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March 29, 1999

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Subject: Zirconium Diplomacy
Author: TMFNico

Since the Lycos-USA deal was first announced, Barry Diller's comments have revealed his attitude and posture towards the online medium, its users, and those who invest in it. When Lycos stock dropped in reaction to the deal, he explained it by saying, "Shareholders began to look at Lycos as a fat turkey basted for sale at Internet premiums. I don't think they cared about the development of the company." His recent comments flesh-out and confirm that attitude.

Diller's attitude gets in the way of the points he is trying to make. His comments, though entertaining, are combative and not a little contemptuous of just about everybody he refers to. They would seem to be good bets to rub all the right people in all the wrong ways.

If we look at his comments separately from the deal at hand and from this being a personal contest with CMGI's David Wetherell, we see that Diller is raising serious issues having to do with the future and nature of this medium.

What makes this especially fascinating, though, is not Diller's attitude, but his failure to disguise it. This is an important distinction. Diller's comments, what he is actually saying, are seen in a different light once this distinction is made. They will seem less unreasonable. As a result, Diller's attitude is revealed as not all that uncommon. And that is perhaps Diller's greatest offense -- and contribution. Even the source of his success.

"If we look at his comments separately from the deal at hand and from this being a personal contest with CMGI's David Wetherell, we see that Diller is raising serious issues having to do with the future and nature of this medium. "

Again, let's look at this without respect to the details of the USA/Lycos deal. Or Diller's defense of the deal. What issues are being raised? What is Diller saying? Where and why does he go wrong?

Simply put, Barry Diller is describing a more or less standard-issue ecommerce platform, circa 1Q99. It combines marketing, sales, distribution, and vague talk of the convergence of television and online. Bla bla bla.

The outline of the combined USA/Lycos differs from that of other players and would-be players by only the few details that are peculiar to USA Networks and Lycos, e.g., USA's Home Shopping Network and Lycos's pre-existing communities. There are others. And they are not necessarily trivial. But as components of a whole that is still on the drawing board, if USA/Lycos has something of substantive value that its competitors lack, then its competitors will have to match it or compensate for it, and vice versa.

At this moment, there is nothing inherently special or unique in what this deal is putting together. It is pure unproven promise.

However, Diller's unique contribution to the debate -- to the ongoing divination of what the Internet is and can be -- is the bluntness with which he has been talking about it.

He is not wrapping his ideas in pretty words. His comments lack the requisite music. As a result, Diller's Internet visions do not ring suitably "visionary." Instead, they just sound crass.

"If you can get this stuff right in Internet terms, and use our barker ... then you can play a real role in getting normal people to use it to get normal stuff."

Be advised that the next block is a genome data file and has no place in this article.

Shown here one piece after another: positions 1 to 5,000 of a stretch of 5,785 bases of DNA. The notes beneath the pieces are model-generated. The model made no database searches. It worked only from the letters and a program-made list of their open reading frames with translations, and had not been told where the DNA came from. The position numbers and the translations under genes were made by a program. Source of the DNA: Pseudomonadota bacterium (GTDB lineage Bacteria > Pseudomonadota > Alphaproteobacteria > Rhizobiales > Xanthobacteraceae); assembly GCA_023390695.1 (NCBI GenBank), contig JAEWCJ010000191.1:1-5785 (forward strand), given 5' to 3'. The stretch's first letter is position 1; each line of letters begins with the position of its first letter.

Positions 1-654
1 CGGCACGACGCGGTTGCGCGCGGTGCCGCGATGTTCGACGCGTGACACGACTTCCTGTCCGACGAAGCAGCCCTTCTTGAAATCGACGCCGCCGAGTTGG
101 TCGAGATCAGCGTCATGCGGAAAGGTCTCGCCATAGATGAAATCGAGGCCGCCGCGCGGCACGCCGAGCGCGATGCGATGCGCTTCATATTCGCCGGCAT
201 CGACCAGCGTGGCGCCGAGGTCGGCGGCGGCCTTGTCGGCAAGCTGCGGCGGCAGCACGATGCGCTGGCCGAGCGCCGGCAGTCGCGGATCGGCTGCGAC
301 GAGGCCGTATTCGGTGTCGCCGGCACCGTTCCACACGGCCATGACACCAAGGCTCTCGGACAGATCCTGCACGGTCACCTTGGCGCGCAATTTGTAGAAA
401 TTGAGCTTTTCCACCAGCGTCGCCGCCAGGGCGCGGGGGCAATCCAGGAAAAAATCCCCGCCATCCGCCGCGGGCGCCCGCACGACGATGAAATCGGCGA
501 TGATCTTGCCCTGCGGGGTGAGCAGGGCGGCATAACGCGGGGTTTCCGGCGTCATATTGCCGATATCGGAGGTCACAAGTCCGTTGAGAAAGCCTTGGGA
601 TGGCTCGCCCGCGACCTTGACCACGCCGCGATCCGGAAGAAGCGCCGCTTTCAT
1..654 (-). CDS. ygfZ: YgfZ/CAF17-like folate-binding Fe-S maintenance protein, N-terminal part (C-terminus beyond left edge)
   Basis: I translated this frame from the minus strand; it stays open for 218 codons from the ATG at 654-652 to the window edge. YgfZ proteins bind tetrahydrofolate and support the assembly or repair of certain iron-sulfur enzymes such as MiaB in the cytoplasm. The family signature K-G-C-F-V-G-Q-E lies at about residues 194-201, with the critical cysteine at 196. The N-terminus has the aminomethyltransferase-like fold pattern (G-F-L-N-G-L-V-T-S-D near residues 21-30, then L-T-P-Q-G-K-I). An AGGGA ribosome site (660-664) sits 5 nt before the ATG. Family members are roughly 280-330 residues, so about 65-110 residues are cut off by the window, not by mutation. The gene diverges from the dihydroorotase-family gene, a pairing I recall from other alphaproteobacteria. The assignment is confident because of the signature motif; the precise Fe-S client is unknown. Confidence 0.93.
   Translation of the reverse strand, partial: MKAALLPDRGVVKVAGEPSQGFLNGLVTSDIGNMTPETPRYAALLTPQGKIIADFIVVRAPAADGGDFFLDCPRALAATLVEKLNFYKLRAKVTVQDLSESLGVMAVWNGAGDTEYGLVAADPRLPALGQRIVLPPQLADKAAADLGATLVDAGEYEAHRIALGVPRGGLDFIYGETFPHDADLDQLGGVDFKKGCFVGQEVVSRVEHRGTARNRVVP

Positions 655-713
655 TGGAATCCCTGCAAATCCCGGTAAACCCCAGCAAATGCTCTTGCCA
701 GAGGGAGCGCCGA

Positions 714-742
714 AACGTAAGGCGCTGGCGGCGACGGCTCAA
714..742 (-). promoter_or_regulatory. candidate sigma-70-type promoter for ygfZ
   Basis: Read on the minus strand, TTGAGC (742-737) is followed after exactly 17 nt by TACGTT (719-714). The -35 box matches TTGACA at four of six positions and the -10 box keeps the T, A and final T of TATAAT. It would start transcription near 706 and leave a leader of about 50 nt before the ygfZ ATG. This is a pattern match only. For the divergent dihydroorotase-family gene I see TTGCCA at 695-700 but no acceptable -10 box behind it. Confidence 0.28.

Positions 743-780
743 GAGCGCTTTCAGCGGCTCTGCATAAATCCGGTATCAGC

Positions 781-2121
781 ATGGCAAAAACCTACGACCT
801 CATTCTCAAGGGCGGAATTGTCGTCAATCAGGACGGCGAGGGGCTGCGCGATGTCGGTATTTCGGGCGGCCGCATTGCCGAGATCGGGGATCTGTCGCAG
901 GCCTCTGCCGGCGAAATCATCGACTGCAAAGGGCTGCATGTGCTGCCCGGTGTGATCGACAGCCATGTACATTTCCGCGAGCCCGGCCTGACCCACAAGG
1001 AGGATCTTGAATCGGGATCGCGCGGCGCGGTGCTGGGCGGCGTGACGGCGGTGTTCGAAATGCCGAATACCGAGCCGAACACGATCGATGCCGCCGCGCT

"Anyone who worries about the entertainment business getting marginalized is a fool."

"...unless you get commerce, this ad model ain't gonna fly too high"

Thus Spoke Barry.

"However, Diller's unique contribution to the debate -- to the ongoing divination of what the Internet is and can be -- is the bluntness with which he has been talking about it. He is not wrapping his ideas in pretty words."

Those are not words we expect to hear from proprietors of landmark Web sites. But reduce them down to their basic ideas, and filter them through a more refined sensibility -- and a savvier PR instinct -- and you can plug them into AOL's next press release and attribute them to Bob Pittman.

Whether by strategy or temperament, Barry Diller is not mincing words. Frankly, I like that. But his "normal people" using his "next-generation" spider's web for "normal stuff" are the friends and family and chatroom-mates and alternate identities of the average, tech-averse AOLers that Steve Case has been collecting for a decade, and of whom his COO Bob Pittman has boasted, "We raised our prices and our customers stayed with us. Our services went down and our customers still stayed with us."

My initial reaction to the USA/Lycos deal preceded any real knowledge of its details, and was primarily aesthetic: It might have made sense, but it lacked all appeal. From the tongue-twisting names of the companies being grafted, to the -- I'll admit it -- snob-biased associations I have for the Home Shopping Network, it did nothing for me.

Was that just me? I think "appeal" remains a subtle but potent factor here. Its lack reveals things we might prefer not seeing.

It's the difference between barking at "normal people" to sell "department store-style goods" while operators stand by, and speaking to the desire for hassle-free "ease of use" and "convenience" when diving head-first into the future. Where one vaguely insults, the other strokes and flatters. These differences are what shape companies and their products. They create the meaning behind brands, and produce effective differences between what, at a schematic level, are similar operations: Marketing... sales... distribution... ecommerce... convergence... eyeballs... eyeballs... e-bla e-bla e-bla....

Steve Case's and Bob Pittman's products disparage their customers no less than do Barry Diller's. The difference is in the veneer over the vision. In the language devised to express that vision. In acts of public relations. In the art of diplomacy.

Fool on.

TMF Nico